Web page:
As I mentioned above, the credit bureau scores will not tell you the probability that your lessee will default on their lease. They do tend to rank order small ticket leasing customers in terms of probability of default if other factors are equal. That means that if other factors are similar, a customer who scores a 620 should have a higher probability of default than someone who scores a 630. It does not mean that someone starting up a restaurant and has a bureau score of 660 has a lower probability of default than a doctor who has owned a medical practice for 15 years and has a bureau score of 650.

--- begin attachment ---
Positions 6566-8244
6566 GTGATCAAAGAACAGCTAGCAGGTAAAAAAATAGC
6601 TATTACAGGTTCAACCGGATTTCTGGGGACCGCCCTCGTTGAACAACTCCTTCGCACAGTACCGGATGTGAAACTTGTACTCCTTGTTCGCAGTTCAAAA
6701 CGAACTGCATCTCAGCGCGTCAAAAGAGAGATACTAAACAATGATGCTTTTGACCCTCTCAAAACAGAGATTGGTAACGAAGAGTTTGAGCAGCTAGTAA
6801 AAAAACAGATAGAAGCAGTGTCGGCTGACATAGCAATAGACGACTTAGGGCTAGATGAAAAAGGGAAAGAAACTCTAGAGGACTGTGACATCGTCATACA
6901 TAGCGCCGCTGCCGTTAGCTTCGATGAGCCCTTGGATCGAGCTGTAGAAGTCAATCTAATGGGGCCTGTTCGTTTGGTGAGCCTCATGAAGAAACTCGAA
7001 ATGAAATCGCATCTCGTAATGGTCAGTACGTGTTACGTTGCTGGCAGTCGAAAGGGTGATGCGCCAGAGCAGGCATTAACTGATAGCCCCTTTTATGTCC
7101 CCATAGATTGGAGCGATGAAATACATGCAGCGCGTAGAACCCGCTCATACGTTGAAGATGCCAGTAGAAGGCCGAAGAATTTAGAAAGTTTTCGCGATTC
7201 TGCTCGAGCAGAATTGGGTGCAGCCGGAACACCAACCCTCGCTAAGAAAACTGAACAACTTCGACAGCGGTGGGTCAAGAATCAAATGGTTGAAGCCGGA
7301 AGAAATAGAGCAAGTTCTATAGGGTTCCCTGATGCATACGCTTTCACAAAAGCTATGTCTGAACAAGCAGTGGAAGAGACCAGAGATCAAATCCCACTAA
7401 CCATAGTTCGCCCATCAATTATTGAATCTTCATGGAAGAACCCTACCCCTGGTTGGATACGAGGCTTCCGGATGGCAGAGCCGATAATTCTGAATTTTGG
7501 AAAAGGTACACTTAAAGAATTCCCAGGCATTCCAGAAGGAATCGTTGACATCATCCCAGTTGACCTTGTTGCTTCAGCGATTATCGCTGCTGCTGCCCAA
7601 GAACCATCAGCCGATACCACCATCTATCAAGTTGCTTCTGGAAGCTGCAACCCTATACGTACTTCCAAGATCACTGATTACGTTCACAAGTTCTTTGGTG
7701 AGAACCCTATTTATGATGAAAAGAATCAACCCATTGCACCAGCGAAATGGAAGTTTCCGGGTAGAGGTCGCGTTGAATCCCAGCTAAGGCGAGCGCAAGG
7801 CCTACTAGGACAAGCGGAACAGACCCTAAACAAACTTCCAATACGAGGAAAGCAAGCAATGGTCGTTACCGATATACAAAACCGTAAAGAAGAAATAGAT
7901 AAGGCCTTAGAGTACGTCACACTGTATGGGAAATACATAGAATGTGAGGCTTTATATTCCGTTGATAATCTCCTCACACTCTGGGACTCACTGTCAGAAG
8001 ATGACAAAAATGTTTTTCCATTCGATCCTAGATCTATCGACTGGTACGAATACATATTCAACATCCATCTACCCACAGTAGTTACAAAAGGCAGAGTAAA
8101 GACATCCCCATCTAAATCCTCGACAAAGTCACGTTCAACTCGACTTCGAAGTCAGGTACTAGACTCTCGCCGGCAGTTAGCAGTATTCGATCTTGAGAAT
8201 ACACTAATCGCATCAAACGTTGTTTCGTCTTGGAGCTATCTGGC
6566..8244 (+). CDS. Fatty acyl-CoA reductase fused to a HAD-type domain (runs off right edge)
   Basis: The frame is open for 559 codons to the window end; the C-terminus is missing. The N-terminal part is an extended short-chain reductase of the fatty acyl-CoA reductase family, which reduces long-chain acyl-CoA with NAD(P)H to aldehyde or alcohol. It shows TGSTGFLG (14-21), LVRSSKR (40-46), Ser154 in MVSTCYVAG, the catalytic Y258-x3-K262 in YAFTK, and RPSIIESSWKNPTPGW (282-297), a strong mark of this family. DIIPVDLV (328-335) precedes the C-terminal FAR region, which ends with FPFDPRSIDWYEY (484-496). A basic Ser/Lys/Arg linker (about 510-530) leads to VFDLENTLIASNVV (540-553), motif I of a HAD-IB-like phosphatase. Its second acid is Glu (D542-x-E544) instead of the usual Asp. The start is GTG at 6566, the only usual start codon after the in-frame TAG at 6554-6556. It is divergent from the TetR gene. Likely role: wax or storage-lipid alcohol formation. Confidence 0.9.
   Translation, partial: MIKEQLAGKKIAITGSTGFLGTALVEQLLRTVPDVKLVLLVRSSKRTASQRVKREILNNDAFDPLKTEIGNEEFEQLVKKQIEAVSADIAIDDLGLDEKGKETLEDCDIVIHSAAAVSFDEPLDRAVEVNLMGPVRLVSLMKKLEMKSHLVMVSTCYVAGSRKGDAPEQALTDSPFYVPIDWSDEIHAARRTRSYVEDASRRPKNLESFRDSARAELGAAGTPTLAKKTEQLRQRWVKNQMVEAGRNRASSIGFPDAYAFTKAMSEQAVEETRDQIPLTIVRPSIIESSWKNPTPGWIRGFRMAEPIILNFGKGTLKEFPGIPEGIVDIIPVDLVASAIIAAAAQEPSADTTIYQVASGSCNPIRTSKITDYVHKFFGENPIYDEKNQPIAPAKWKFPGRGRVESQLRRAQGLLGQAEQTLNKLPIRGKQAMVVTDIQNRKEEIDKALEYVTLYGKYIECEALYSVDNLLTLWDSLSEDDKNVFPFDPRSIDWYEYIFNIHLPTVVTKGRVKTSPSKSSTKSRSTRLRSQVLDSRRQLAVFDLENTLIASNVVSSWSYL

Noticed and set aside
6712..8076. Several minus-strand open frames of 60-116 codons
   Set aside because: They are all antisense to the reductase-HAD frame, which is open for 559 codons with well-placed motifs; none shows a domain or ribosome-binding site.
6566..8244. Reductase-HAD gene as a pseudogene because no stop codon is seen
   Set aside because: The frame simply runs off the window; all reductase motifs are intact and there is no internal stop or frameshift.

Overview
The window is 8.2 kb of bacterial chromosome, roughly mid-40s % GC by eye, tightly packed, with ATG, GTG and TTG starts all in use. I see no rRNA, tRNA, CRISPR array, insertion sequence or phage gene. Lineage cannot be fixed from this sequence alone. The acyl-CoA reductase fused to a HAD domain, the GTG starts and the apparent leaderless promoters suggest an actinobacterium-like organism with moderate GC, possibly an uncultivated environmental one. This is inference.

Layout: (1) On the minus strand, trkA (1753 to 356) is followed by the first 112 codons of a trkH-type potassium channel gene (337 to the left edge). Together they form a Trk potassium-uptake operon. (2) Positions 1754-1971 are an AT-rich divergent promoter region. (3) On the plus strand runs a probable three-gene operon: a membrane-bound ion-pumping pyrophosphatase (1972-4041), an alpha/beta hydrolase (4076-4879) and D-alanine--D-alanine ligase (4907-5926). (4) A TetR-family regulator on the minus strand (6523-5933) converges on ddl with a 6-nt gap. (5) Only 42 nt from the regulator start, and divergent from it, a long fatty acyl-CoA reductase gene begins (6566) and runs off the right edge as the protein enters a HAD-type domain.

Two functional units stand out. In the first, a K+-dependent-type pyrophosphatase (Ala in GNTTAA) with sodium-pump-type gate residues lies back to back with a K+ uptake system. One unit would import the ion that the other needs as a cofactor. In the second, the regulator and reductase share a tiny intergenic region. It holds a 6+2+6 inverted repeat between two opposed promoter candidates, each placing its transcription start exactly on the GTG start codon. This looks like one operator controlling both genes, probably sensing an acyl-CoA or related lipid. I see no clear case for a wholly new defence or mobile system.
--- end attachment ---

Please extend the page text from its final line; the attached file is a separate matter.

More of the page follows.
Once you accept the fact that the scores do a good job of rank ordering your customers (you should verify this independently) you can take advantage of the value of the scores. If the scores work and you use them properly you should be able to increase your approval rates, lower your loss rates or a combination of both. Other benefits of relying on scores are as follows: More objective decision making, faster decisions, measuring application quality from your sources, forecasting loss rates and risk adjusted pricing.